why sibling list is used to get the task_struct while fetching the children of a process


Kernel task_struct looks like below.I am more interested in two members namely children and sibling , so i have removed other elements from this kernel structure .

  struct task_struct{
        // some data elements .

          struct list_head children;      
              /* list of my children */

          struct list_head sibling;
              /* linkage in my parent's children list */
        //some data members 

“children” is a doubly circular linked list of task_struct of the children of process .If I want to access the children from current process , I have to iterate over “children” list using macro “list_for_each” as below :

struct task_struct *task; 
struct list_head *list;
list_for_each(list, &current->children) { 
task = list_entry(list, struct task_struct, sibling); /* task now points to one of current’s children */ 

list_for_each will eventually initialize “list ” with next children .Now since we are iterating through children list , we should ideally subtract the offset of “children” list from “list” pointer to get the tast_struct address for the current process .What is the reason we are passing “sibling” here which eventually a different list with different offset? .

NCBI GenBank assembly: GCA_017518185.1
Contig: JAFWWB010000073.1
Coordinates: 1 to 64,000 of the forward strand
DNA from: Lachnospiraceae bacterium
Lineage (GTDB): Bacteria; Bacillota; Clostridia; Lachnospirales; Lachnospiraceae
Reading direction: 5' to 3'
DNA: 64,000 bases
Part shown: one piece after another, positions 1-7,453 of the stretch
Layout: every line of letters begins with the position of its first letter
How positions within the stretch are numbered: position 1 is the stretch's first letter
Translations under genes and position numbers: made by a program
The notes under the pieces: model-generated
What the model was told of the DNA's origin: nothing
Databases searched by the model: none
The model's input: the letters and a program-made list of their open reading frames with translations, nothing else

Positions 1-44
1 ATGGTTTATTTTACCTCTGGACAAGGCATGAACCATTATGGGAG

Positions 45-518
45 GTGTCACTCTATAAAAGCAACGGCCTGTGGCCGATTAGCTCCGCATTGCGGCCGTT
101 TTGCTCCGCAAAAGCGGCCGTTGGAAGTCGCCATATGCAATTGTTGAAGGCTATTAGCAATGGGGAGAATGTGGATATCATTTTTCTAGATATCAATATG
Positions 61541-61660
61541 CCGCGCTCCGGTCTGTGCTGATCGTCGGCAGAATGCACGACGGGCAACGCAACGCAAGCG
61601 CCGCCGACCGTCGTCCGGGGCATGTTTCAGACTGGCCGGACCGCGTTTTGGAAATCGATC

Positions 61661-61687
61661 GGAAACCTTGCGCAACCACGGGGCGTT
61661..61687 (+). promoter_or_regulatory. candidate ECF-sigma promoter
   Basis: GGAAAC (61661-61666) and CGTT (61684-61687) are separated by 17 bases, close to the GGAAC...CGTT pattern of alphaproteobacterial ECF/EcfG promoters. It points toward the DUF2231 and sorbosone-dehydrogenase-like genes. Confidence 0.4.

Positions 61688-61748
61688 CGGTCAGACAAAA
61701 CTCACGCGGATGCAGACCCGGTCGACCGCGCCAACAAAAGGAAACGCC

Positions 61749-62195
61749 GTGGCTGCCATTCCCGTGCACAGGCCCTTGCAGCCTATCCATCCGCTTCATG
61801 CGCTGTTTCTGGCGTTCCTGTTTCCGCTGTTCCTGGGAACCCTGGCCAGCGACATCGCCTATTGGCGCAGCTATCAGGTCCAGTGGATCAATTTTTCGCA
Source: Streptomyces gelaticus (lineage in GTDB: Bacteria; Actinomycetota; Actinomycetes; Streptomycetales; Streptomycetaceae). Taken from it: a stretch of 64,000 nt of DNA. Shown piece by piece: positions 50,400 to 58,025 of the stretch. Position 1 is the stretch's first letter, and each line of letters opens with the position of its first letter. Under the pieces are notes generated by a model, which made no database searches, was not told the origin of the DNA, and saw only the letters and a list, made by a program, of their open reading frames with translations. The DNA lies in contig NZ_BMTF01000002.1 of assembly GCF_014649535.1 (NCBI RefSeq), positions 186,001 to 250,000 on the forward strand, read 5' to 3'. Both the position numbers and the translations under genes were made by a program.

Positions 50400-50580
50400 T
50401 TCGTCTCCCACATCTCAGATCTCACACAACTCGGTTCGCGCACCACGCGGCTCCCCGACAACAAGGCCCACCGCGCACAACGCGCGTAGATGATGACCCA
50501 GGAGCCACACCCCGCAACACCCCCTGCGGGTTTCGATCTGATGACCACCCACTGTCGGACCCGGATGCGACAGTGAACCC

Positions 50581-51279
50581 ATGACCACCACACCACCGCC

Please note : It is working code , all I want to understand is why sibling is used when children pointer should be used to calculate correct offset and hence task_struct address for the children .

Thanks in Advance .


In order to organize data as linked list using struct list_head you have to declare list root and declare list entry for linkage. Both root and child entries are the same type (struct list_head). children entry of struct task_struct entry is a root. sibling entry of struct task_struct is a list entry. To see the differences, you have to read code, where children and sibling are used. Usage of list_for_each for children means what children is a root. Usage of list_entry for sibling means what sibling is a list entry.

You can read more about linux kernel lists here.

Question: What is the reason we are passing "sibling" here which eventually a different list with different offset?


If the list was created this way:

list_add(&subtask->sibling, &current->children);


list_for_each(list, &current->children)

Will initialize list pointers to sibling, so you have to use sibling as parameter to list_entry. That’s how linux kernel lists API designed.

But, If the list was created in another (wrong) way:

list_add(&subtask->children, &current->sibling);

Then you have to iterate the list this (wrong) way:

list_for_each(list, &current->sibling)

And now you have to use children as parameter for list_entry.

Hope, this helps.

Answered By – alexander

This Answer collected from stackoverflow, is licensed under cc by-sa 2.5 , cc by-sa 3.0 and cc by-sa 4.0

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